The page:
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As the return of Stranger Things draws near, you can expect to see fans break out their blonde wigs, hang up their Christmas lights, and play the Netflix show’s theme song on repeat. But Eggo knows the best way to celebrate the season two premiere on October 27 is with a menu featuring Eleven’s favorite snack. As Mashable reports, the brand has joined forces with Netflix to release a menu of gourmet waffle recipes to serve at your Stranger Things viewing party.

The lineup includes nine creative takes on Eggo waffles, each one named after an episode from the new season. The menu kicks off with “MADMAX,” a spin on chicken and waffles served with maple syrup and Sriracha. As the season progresses, pairings alternate between sweet (like “Will the Wise,” featuring ice cream and hot fudge) and savory (like “Trick or Treat, Freak,” a waffle version of a BLT). Check out the full menu below with directions from the experts at Eggo.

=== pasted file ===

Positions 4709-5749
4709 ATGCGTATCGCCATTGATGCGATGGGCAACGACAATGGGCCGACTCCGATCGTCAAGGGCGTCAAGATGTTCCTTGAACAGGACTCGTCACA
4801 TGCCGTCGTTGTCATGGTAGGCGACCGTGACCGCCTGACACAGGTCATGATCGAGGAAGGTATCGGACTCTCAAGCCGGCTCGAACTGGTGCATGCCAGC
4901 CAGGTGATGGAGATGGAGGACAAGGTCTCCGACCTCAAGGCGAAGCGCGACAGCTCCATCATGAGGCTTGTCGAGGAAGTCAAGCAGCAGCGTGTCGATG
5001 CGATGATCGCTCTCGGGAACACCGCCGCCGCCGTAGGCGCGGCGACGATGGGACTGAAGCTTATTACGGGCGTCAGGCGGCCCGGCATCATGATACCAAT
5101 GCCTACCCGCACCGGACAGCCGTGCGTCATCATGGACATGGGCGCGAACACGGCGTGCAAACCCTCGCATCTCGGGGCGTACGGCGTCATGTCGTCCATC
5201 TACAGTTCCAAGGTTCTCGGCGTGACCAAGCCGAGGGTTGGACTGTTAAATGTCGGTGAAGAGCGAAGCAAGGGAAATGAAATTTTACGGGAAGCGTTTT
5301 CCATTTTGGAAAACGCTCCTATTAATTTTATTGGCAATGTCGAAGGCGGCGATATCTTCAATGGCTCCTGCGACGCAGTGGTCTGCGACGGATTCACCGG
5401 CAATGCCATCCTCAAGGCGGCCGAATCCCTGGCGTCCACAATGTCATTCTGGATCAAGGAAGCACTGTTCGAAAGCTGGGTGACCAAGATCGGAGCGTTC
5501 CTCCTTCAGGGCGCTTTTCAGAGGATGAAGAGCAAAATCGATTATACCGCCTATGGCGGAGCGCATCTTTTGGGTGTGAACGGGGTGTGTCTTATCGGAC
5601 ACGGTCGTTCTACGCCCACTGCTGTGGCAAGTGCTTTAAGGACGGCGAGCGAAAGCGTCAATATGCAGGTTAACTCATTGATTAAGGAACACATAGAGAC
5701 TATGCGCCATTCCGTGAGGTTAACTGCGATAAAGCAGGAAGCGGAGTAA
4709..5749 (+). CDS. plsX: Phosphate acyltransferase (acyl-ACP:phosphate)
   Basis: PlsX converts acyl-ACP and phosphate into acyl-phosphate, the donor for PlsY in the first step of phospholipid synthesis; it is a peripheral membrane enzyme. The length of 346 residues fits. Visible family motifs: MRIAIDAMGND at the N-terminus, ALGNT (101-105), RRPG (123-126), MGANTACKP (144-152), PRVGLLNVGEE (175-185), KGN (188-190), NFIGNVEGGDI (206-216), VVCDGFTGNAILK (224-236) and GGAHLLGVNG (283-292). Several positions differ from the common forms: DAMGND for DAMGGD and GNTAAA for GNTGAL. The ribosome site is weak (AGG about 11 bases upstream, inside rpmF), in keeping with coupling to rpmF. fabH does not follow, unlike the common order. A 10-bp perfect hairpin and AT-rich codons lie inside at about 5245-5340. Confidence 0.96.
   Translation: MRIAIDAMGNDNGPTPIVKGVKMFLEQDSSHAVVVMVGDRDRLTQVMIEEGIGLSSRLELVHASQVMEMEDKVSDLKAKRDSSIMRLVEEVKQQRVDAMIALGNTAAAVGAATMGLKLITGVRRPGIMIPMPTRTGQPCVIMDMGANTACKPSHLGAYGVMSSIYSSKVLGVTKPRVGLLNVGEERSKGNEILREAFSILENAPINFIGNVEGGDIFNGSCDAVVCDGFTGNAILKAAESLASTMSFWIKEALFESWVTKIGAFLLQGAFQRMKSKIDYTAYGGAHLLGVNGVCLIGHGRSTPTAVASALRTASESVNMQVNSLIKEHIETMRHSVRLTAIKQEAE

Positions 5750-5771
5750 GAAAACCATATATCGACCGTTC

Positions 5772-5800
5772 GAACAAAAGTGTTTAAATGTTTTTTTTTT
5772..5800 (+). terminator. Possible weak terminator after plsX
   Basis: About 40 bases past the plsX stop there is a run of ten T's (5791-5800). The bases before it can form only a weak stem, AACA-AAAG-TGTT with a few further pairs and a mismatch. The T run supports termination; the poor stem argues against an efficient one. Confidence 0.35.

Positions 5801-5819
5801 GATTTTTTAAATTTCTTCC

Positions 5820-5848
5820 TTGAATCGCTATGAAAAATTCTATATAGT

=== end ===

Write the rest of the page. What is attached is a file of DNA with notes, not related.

Eggo recipe.

1 Kellogg’s Eggo Homestyle Waffle
1 tablespoon maple syrup
1/4 teaspoon Sriracha
1 deli hot chicken tender

1. Toast Kellogg’s Eggo Homestyle Waffle according to package directions.

2. In a small microwave-safe bowl, combine syrup and Sriracha. Microwave on high for 15 to 20 seconds or until just warm.

3. Place warm chicken tender on top of waffle. Drizzle with syrup mixture. Serve with knife and fork.


Bacon, lettuce, and tomato sandwiched between two waffles

4 Kellogg’s Eggo Homestyle waffles
2 lettuce leaves
4 thin tomato slices